Peripatetic, itinerant, eclectic musings about books, politics, history, language, culture, and anything else that interests me.
Before I read this book, I did not know that there were free blacks in the antebellum South who themselves owned slaves. The number was not large, but they did exist.
This little-known aspect of American slavery is the context for Edward P. Jones’s superb 2003 novel about the intertwined lives and fates of the white and black residents of fictional Manchester County, Virginia.
The easy way to think about slavery (and probably the way most Americans have grown up thinking about it) is that it was an evil institution under which black men and women were bought and sold as human property, that it existed in this country for about 250 years, and that it ended in 1865 as a result of the Civil War.
That’s obviously true, as far as it goes, but it does not convey the full reality of how slavery corrupted everyone who lived under it — not just wealthy white landowners, but all whites, whether they owned slaves or not, and blacks, both enslaved and free; as well as American society as a whole, Northern as well as Southern. Far more than an historical institution that had a beginning and an end, slavery was an organic, living system that implicated and tied together everyone in its orbit. Slavery was the abyss, and everyone who lived inside that abyss — whether by choice or by force — was tainted by it. Even the noblest human emotion — love; a kind or generous impulse — could not withstand the corrupting power of slavery. Like an octopus with dozens of tentacles, slavery poisoned everything it touched.
The book’s central figure is Henry Townsend, a free black man (and owner of slaves) whose complicated relationship with his former master — wealthy plantation owner William Robbins — becomes a metaphor for the moral complexities of slavery itself. Henry’s father, Augustus Townsend, buys his freedom with money he saves from years of being “hired out” by Robbins to other plantation owners — then works for years more to earn enough to buy his wife, Mildred’s, freedom. Finally, Augustus and Mildred put together enough money to buy their son’s freedom as well. But in the meantime, Henry has become attached to Robbins, who takes a liking to him, gives him a job as his personal horse groomer — a favored status that keeps him out of the field — and begins to treat him as a sort of surrogate son.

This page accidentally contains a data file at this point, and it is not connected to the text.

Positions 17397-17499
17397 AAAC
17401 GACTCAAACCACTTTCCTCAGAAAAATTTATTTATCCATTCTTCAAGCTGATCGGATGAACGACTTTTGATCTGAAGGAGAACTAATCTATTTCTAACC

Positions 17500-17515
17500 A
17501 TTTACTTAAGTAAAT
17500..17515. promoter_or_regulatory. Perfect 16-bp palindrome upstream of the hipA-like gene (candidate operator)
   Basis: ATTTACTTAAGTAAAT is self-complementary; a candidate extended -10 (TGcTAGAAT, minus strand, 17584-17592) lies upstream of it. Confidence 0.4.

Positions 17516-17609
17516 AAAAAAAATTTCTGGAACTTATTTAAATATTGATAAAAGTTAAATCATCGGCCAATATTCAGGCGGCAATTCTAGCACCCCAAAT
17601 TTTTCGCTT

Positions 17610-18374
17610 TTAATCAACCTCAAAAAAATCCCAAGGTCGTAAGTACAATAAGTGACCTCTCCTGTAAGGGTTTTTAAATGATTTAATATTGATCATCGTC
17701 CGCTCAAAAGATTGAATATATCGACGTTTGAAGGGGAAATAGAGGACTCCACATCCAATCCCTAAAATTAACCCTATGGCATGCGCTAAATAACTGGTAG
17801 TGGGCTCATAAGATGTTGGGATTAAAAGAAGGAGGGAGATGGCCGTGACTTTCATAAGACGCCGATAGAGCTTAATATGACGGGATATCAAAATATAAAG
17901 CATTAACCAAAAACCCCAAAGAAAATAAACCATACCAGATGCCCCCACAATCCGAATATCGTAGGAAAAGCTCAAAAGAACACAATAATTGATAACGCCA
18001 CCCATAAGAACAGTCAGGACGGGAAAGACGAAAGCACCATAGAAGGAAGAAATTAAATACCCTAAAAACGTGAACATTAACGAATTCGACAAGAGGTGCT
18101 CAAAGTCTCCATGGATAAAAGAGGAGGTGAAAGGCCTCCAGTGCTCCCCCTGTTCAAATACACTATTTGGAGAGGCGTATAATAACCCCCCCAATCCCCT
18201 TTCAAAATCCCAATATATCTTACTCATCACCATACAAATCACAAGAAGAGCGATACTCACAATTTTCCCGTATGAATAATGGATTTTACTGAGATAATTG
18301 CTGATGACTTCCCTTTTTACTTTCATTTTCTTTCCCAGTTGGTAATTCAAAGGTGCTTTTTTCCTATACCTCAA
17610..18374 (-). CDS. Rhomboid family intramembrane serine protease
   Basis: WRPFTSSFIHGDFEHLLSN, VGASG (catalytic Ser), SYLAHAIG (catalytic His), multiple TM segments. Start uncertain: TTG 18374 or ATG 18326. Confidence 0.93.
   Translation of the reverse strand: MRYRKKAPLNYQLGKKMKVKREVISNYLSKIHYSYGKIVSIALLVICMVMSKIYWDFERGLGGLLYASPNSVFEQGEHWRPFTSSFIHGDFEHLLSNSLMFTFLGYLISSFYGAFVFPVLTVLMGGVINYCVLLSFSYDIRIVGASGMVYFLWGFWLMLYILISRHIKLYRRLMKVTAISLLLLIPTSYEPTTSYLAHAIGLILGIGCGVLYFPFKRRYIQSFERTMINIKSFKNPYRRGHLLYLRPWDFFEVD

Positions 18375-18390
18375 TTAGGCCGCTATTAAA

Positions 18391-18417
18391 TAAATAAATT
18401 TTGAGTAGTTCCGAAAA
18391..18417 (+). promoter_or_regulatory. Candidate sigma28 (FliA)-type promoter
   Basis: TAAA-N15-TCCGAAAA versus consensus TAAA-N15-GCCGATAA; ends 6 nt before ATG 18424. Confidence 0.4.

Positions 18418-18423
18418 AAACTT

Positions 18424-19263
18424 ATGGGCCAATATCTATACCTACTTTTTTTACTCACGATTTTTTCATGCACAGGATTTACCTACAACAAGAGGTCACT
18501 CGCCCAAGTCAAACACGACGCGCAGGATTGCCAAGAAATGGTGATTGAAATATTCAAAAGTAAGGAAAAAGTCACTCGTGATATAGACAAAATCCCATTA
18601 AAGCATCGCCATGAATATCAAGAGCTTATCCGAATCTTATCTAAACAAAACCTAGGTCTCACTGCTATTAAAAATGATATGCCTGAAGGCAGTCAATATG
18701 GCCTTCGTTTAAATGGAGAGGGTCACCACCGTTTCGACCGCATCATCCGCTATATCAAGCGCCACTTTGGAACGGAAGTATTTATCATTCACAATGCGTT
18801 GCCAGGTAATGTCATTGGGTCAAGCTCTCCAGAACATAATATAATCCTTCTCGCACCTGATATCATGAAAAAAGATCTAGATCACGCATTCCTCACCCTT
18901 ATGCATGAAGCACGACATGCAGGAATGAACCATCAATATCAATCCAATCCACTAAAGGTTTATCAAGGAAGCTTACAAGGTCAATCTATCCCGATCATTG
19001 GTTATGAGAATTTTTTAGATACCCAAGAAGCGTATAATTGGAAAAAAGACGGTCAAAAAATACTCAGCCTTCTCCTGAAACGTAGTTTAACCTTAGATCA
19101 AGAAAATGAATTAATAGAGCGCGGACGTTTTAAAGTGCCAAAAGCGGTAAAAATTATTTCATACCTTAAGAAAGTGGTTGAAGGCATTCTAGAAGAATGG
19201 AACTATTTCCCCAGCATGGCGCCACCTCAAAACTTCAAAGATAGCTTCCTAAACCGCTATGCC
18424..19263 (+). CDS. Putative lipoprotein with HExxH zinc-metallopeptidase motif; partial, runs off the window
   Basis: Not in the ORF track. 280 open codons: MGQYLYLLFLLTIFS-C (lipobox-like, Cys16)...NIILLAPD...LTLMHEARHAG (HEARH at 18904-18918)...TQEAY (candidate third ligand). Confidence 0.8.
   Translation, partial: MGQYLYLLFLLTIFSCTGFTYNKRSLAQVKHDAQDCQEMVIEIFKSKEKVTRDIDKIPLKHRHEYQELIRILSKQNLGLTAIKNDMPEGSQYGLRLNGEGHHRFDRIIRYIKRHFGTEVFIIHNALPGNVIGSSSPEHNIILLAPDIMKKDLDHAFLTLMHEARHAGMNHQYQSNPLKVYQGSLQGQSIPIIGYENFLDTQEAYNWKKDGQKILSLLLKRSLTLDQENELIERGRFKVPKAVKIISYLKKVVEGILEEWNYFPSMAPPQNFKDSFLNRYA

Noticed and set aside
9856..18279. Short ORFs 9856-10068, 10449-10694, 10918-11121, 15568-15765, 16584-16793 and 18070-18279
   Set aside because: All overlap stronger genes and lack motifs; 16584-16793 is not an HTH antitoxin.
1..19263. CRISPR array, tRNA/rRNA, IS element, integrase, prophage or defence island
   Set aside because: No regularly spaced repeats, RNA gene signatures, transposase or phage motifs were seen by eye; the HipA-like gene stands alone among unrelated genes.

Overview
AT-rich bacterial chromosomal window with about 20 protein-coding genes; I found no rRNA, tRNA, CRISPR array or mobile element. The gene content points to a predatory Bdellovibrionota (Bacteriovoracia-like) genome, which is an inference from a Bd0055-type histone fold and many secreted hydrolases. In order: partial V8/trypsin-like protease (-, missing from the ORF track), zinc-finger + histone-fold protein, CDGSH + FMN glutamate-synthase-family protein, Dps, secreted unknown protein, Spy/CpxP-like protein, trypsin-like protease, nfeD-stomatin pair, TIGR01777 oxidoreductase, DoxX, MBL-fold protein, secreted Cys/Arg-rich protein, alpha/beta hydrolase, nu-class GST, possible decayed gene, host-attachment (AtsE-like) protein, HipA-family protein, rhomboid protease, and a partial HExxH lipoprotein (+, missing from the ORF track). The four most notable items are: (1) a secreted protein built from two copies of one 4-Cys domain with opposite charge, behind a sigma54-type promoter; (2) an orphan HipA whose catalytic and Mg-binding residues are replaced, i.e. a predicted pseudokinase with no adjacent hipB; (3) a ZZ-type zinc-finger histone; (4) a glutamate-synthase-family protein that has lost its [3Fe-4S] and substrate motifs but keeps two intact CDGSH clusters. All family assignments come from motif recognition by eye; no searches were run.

But the “love” Robbins feels for Henry — like the love he feels for the two mixed-race children he has with the slave he takes to bed — is morally compromised by the evil of slavery and the white supremacist culture that exists to support that evil. Henry’s bond with Robbins, and with his own mother and father, are equally tainted by the twisted inversions and perversions of family relationships the slave system relied on to control its human property.
Henry’s untimely death, which occurs at the beginning of the book, leaves his wife, Caldonia, with the responsibility of taking over her husband’s role as master and slave-owner. She can’t do it, and anarchy follows — a maelstrom of escalating chaos and violence that feels almost like a metaphor for the controlled, organized, institutionalized violence of slavery itself.
The Known World, which is Edward P. Jones’ first novel, won a Pulitzer in 2004.